Libertarianism and Contemporary Philosophy
Those of us who are libertarians often cannot understand why everyone else is not a libertarian too. Isn't the case for freedom easy to make and, once grasped, utterly convincing? Most contemporary moral and political philosophers think otherwise, though; they reject libertarianism and demand a more egalitarian system. This course will consider some of the leading arguments advanced against libertarianism. Do these criticisms have any validity? How should libertarians respond to them? The course will also consider important philosophical arguments raised by libertarian philosophers, e.g., Robert Nozick's defense of a minimal state and the argumentation ethics of Hans Hoppe and Frank van Dun. The nonlibertarian philosophers discussed will include G.A. Cohen, John Rawls, Thomas Nagel, Ronald Dworkin, David Gauthier, and T.M. Scanlon.
The Marxist philosopher G.A. Cohen posed a formidable challenge to libertarianism. Even if you accept self-ownership as your starting point, he said, a libertarian account of how property is acquired does not follow. Moreover, libertarian property theory can lead to morally bad outcomes. To maintain our libertarian views, we need to be able to answer Cohen.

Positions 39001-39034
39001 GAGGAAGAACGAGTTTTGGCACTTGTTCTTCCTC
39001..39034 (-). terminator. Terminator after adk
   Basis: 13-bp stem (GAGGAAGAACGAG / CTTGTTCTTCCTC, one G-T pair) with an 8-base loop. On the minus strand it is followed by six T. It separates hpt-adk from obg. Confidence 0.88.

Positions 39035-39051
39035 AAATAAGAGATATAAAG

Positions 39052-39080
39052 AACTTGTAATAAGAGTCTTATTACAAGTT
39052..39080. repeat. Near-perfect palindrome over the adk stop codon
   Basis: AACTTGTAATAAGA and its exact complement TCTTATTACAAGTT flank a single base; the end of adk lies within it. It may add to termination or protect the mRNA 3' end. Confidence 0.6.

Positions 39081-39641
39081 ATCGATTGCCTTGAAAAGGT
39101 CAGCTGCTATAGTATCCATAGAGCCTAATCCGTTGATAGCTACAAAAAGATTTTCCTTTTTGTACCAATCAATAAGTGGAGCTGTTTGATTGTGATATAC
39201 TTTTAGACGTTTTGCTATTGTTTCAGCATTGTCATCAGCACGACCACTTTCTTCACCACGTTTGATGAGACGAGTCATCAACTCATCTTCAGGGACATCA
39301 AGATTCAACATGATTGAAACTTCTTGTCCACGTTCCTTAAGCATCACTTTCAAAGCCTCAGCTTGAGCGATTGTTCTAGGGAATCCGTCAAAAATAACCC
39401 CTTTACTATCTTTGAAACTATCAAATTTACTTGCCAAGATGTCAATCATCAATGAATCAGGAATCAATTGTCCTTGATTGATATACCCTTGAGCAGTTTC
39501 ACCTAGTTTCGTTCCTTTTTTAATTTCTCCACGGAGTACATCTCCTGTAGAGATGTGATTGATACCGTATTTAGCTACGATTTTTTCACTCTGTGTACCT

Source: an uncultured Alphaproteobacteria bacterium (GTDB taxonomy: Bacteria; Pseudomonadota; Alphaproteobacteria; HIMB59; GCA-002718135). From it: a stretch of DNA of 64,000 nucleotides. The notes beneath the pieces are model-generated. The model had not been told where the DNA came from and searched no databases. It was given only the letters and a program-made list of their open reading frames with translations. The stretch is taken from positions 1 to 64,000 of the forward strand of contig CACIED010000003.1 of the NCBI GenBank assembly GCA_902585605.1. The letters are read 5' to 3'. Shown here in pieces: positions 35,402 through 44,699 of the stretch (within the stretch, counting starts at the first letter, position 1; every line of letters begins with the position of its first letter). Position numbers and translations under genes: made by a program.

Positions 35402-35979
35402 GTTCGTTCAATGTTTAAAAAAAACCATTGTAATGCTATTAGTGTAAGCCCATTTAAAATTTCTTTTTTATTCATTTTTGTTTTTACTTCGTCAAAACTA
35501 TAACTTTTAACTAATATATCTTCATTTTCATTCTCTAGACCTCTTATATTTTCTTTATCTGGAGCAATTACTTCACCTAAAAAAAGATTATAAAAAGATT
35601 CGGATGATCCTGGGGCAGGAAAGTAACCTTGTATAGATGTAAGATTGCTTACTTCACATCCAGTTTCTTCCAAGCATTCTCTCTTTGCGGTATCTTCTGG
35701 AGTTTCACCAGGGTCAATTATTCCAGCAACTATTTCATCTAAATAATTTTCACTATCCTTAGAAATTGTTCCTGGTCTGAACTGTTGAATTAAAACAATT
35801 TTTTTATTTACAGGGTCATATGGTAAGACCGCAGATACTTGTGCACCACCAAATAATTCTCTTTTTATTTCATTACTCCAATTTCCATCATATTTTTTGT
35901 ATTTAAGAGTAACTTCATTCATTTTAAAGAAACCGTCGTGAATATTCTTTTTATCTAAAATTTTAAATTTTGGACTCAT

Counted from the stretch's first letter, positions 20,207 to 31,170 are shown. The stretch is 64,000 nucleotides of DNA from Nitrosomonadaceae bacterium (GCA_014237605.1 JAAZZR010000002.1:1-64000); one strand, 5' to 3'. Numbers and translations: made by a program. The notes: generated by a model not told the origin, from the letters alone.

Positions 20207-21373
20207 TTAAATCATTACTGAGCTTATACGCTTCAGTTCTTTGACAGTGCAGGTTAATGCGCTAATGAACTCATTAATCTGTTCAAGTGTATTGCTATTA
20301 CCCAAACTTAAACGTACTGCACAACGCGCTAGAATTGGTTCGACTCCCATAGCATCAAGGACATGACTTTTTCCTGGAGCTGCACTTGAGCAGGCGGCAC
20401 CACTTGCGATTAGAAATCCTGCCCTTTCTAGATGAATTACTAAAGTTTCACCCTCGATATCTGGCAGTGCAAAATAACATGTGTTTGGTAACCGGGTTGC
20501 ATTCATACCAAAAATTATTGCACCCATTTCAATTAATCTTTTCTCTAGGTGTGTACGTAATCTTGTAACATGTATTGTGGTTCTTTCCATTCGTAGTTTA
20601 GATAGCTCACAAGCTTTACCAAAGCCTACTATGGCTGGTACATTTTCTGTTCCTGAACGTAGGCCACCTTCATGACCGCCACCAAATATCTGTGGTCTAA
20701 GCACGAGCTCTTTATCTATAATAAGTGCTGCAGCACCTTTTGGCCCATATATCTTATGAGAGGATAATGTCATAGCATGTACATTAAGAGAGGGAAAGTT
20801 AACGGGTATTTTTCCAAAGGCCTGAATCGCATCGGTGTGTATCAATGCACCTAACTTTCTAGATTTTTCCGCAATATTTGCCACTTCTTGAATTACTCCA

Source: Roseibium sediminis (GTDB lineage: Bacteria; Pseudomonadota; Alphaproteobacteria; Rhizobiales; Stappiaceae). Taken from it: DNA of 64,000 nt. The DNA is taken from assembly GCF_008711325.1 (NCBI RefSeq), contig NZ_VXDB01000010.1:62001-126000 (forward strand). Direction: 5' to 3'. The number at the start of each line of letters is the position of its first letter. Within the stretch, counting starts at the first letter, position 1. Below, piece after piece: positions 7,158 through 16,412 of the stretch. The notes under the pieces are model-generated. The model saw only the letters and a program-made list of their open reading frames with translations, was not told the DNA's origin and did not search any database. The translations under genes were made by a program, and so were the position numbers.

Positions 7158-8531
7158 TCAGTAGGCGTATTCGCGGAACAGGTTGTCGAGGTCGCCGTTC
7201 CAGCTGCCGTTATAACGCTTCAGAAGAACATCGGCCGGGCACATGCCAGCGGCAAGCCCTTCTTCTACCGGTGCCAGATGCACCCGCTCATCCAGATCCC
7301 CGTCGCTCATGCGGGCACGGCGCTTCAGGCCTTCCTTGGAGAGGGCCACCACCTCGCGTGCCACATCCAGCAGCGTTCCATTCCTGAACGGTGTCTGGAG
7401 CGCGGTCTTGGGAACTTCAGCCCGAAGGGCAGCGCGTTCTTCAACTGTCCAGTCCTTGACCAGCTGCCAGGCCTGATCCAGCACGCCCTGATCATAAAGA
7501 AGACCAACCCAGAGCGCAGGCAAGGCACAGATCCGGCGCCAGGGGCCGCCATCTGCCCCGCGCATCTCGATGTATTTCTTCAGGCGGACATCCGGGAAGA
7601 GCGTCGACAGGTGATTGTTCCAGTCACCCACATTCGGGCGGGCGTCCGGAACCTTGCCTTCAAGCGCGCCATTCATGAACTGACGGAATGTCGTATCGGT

The most influential political philosopher of the 20th century, John Rawls, attacked what he called "the system of natural liberty." He argued that the free market permitted too much inequality. We'll look at his famous difference principle, as well as equalitarian arguments advanced by other philosophers.
If, despite these attacks, we continue to accept libertarianism, we need to ask, what kind of libertarian society do we want? In Anarchy, State, and Utopia, Robert Nozick argued that a minimal state could be justified on libertarian principles. Was he right?
Libertarians find their vision of a free society appealing, but their opponents do not. Can we get beyond this impasse? Hans Hoppe and Frank van Dun contend that argumentation ethics demonstrates that accepting libertarianism is required by reason. We'll discuss this claim and the controversy it has generated among libertarians.
The course consists of six lectures, and a tentative schedule follows:
G.A. Cohen's Assault on Libertarianism
John Rawls and the Difference Principle
Other Egalitarians: Thomas Nagel and Ronald Dworkin
Contractarian Approaches: T.M. Scanlon, David Gauthier, and Jan Narveson
Robert Nozick's Argument for the Minimal State
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